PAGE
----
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Is Ohio a Community Property State?

Are you getting a divorce? You might be wondering how exactly property will be divided. When you work with the best divorce lawyers in Columbus, Ohio, you’ll know that you’re getting excellent representation and the guidance you need to understand how property division works.

Is Ohio a Community Property State? Ask the Best Divorce Lawyers in Columbus, Ohio

Going through a divorce is never enjoyable. Even amicable separations come with a certain amount of stress and anxiety. A divorce means a lifestyle change, and it can take time to adjust to your new life. The process of divorce itself can be quite challenging as well.

Many things need to be determined when going through a divorce. One thing is the division of property and assets. Some states are community property states, which divide property differently than others. Ohio is not a community property state, which means that property will fall under equal distribution rules.

What Is a Community Property State?

Ohio may not be a community property state, but it will still be helpful to understand what exactly this term means and how it can affect divorce proceedings. Community property laws are meant to ease property distribution, especially in contested divorce cases.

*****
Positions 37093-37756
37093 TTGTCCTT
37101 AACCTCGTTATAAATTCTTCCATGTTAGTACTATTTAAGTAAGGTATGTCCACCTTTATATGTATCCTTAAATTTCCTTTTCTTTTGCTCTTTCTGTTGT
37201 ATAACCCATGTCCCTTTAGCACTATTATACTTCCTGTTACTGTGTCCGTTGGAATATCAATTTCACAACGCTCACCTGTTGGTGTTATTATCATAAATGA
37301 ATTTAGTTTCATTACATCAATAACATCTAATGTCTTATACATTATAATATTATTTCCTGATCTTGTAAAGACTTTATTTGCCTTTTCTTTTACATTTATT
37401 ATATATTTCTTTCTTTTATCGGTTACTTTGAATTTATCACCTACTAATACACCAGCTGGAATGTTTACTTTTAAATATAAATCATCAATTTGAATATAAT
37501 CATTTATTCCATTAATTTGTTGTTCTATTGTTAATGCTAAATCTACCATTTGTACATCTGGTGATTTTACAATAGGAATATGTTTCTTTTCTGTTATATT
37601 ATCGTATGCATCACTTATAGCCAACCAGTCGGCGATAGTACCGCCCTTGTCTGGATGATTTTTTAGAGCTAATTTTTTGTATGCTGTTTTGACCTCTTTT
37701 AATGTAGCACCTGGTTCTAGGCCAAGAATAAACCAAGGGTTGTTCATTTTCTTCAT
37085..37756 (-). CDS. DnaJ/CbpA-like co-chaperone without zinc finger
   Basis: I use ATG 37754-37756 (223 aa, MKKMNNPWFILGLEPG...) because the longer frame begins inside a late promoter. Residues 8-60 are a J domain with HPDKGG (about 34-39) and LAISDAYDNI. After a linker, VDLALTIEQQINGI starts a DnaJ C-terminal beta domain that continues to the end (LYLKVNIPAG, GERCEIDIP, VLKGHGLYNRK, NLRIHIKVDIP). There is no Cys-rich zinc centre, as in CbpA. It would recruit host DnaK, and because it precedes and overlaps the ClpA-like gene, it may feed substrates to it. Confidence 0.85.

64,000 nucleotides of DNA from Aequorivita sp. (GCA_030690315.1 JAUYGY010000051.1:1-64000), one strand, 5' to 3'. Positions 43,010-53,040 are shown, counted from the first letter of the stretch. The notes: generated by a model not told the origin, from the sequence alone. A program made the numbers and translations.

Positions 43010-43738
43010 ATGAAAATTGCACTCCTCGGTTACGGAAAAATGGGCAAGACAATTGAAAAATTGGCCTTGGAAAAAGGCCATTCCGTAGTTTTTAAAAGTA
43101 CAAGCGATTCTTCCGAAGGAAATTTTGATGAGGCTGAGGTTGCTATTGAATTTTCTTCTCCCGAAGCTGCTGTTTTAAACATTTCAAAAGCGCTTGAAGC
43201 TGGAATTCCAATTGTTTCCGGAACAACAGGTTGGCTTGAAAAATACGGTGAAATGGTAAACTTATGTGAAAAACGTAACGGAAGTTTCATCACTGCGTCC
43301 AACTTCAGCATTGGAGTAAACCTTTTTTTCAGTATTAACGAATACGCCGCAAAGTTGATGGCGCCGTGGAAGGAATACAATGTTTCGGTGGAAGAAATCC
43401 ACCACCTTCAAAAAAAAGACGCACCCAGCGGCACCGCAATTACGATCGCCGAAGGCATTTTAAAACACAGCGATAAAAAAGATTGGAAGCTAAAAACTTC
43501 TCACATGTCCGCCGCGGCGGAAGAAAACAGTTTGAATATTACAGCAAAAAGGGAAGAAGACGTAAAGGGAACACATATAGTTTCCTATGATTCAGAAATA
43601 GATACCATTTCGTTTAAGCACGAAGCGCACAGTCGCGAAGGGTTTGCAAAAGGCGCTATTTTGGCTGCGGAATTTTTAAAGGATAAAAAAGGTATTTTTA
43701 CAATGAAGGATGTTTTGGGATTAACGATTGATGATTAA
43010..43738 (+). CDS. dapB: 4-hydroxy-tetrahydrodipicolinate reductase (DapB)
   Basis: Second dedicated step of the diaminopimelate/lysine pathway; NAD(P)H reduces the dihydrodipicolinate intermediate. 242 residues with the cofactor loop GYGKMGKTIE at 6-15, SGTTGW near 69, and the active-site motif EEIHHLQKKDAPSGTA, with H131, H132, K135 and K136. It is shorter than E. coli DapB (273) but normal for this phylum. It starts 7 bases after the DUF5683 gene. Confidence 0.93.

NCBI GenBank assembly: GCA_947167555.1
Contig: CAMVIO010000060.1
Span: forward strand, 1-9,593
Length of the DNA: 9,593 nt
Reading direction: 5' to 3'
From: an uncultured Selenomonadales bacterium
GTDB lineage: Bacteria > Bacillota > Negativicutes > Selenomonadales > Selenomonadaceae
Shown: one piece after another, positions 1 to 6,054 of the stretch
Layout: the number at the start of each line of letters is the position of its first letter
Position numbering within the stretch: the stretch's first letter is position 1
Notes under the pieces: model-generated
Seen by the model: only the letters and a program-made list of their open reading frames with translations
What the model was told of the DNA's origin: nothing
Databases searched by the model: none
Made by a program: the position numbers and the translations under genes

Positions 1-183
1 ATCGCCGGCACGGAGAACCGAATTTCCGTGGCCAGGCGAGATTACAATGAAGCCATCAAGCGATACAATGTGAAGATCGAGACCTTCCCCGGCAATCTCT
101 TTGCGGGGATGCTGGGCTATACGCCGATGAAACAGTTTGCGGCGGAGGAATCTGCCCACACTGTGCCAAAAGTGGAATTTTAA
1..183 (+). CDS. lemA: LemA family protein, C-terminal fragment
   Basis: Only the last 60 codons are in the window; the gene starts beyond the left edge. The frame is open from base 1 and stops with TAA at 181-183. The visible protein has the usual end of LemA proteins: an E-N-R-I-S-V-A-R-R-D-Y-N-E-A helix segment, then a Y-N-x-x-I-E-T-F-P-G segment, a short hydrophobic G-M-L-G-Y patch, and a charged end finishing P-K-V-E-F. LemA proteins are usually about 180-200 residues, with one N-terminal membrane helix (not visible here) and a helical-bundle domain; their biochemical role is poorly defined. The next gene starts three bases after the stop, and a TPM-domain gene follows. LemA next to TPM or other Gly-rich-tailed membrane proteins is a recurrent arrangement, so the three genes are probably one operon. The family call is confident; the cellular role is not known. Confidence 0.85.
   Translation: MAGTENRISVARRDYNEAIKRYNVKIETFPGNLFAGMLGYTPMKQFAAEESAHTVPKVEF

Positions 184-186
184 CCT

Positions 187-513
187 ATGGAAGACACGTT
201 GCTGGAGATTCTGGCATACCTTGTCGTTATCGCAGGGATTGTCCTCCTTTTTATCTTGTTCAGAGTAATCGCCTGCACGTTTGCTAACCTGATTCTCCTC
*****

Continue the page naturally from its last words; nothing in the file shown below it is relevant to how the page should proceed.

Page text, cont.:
In these states, couples who are going through a divorce must split all assets and property acquired during the marriage evenly. The goal with this is to reduce the amount of fighting between the couple when splitting up property and make this division smoother and easier. The following states are community property states:
•    Arizona
•    California
•    Idaho
•    Louisiana
•    Nevada
•    New Mexico
•    Texas
•    Washington
•    Wisconsin

What Are the Alternatives?

If you do not live in a community property state, then your property will be divided differently. Depending on your circumstances, one of the following methods will be used to split up your assets and property:

An Agreement Between You and Your Former Spouse

Before taking your divorce case to the courts, you’ll have the chance to sit down with your former spouse and figure out how to divide property in a way that’s fair.

However, there’s no denying that this isn’t always easy. While many couples can sit down and come to a mutual agreement about how their property should be divided, you may not be able to in your case. In these cases, you might need to go to the courts.

Equitable Distribution

If you and your former spouse are not able to come to an agreement on how property should be separated, then your attorney can represent you in court and negotiate on your behalf. The courts will then decide how best to split up the property. You should be aware that this may not result in an even 50/50 split.

There are a few factors that the court will consider when it comes to dividing the property. For example, the length of time the marriage lasted will be a factor, as will both your and your former spouse’s income and taxes, and what the value of your assets are.

How Are Different Types of Property Divided?

When it comes to divorce, the property will be divided between the two former spouses depending on what type of property it is. There are two different kinds of property: marital property and separate property.

Before the property is divided, you will need to inform the courts what property is marital property, and what property is separate property.

Marital Property